We got back into the office this Monday to a flurry of fresh creativity, taking the form of some classic Cuban music from Spanish Harlem, some very unclassic (but still super cool) Music From Saharan Cellphones, street photography, and, ahem, a toilet dwelling Medusa. What are you waiting for?! Get into it.
Awwwww beep beep! That's the sound of Latin Boogaloo, my friends! The sound of Spanish Harlem in the '60s, of classic Cuban sounds being slammed together with rock-n-roll into what became a totally new New York sound. Know boogaloo? You'll want this doc. Don't know boogaloo? Now's the time to get acquainted. Native New Yorker and NY Times video contributor Mathew Ramirez Warren is hard at work on We Like It Like That: The Story of Latin Boogaloo, where you'll hear from originals in the genre and probably dance your pants off by midway through. — Daniella J.
Music from Saharan Cellphones has been a personal, and office, favorite for a long time. I remember coming across it through Root Strata's posts highlighting the collection. Sometime last year, our boss went to Portland and came back with a bunch of tapes. Music from Saharan Cellphones was one of them. We jammed it a lot. So much so that it's still sitting on my desk. Which makes me even happier to come in this morning, scroll through the Recently Launched projects and find this project to reissue the classic compilation of virgin vinyl. Music to my ears. — Mike M.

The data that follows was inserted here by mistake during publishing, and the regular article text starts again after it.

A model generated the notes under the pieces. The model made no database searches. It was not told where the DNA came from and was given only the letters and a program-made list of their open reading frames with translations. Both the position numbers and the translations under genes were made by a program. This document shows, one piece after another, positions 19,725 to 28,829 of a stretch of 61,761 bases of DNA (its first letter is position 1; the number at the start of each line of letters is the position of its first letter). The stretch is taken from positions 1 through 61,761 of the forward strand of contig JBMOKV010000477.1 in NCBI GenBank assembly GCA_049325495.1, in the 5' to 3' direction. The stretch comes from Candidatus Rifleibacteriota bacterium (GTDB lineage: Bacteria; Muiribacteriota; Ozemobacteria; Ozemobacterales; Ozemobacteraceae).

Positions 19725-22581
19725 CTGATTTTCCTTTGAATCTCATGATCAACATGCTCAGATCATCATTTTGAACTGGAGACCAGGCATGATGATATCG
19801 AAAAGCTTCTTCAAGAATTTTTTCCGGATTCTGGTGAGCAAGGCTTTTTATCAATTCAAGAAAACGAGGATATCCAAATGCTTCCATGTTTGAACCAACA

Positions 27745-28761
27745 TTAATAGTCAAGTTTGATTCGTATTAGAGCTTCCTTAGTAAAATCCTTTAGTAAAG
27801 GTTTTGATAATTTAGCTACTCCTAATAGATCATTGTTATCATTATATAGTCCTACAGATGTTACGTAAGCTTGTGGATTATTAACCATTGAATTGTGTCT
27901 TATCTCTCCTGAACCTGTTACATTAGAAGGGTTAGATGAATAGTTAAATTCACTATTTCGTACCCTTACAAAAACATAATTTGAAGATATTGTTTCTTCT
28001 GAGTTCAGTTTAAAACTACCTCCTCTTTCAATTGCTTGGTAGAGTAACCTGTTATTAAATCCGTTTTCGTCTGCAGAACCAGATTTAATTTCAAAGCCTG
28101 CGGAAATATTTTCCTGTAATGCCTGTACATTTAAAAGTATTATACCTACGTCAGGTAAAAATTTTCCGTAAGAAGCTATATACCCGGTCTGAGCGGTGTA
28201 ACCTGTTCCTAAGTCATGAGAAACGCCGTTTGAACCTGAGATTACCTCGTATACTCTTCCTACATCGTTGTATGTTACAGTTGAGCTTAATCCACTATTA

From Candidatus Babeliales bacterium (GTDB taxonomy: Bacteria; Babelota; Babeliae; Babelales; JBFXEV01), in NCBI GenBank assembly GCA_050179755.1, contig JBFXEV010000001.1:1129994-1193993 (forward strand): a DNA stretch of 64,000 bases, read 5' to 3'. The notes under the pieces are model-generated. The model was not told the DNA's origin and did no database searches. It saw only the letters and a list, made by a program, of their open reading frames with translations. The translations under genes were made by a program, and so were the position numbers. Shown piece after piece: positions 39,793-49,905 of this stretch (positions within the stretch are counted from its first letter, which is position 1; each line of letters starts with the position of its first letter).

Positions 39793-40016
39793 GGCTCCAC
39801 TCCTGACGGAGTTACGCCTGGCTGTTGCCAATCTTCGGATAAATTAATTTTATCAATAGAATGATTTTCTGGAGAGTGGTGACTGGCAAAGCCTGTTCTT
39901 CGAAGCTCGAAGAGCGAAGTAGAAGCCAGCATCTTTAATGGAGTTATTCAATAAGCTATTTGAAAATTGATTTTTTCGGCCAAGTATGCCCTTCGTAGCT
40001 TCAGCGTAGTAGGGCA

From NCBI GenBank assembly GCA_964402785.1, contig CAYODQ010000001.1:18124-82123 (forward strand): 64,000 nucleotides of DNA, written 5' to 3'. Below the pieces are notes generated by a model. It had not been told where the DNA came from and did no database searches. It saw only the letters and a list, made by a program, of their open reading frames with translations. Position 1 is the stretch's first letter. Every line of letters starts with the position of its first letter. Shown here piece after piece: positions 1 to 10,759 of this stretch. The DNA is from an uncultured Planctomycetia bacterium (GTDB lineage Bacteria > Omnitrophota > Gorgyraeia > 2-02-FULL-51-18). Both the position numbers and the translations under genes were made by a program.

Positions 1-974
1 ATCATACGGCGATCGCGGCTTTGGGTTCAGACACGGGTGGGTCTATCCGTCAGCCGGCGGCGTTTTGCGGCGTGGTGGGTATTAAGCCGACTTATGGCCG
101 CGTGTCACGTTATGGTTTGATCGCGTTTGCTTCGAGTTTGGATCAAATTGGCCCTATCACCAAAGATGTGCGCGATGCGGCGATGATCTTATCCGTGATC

There's a lot to love about Jake Richmond's Modest Medusa, a web comic about a guy named Jake (named after ... Jake) who comes home one day to find a 5-year-old Medusa living in his toilet. And Medusa, in spite of her snakey hair, is kind of adorable. There's plenty of absurd humor to go around ("unicorn chainsaw massacre") and some pretty memorable rewards, including a box of fictional snacks called Chocodiles mailed to your door, or a custom-made Modest Medusa fleece hat, which may or may not turn your friends into stone. — Cindy A.
At 80 years old, and with six decades of photography behind him, Harold Feinstein has yet to have a monograph published of his work. Having contributed significantly to the American photographic history of the 20th century, it's probably about time that we take care of that! I'm a big fan of street photography — the accidental feel speaks volumes to my overly sentimental/romantic side — and Harold's work is classic. I like how unhurried it feels: frequently blurry, lots of smiles, jubilant, and not afraid of strangeness. There's a guitar-playing man surrounded by a crowd, while a hand reaches out to light his cigarette in a friendly gesture. A woman striking a defiant pose on the boardwalk with a pet boa constrictor. It just makes me really like people, I don't know how else to explain it! — Cassie M.
Since 2008, Pete Brook has spent time cataloging, analyzing, and discussing the visual culture of American prisons and covering issues of social justice. In Pete's estimate (which I would call "correct"), the many esteemed photographers who have worked intimately with prisoners over the last several decades have profoundly shaped public discourse on the subject, although their collective body of work can suffer from a sense of fracture — occupying parallel but distinctly separate niches in the overall cultural landscape. I'm excited to see Pete ushering all of this effort under one umbrella in an effort to create a true impact. I'm also excited to see art and social action colliding so eloquently — and I am hopeful for the finished piece, which will be released for free to the public under a Creative Commons license. — Cassie M.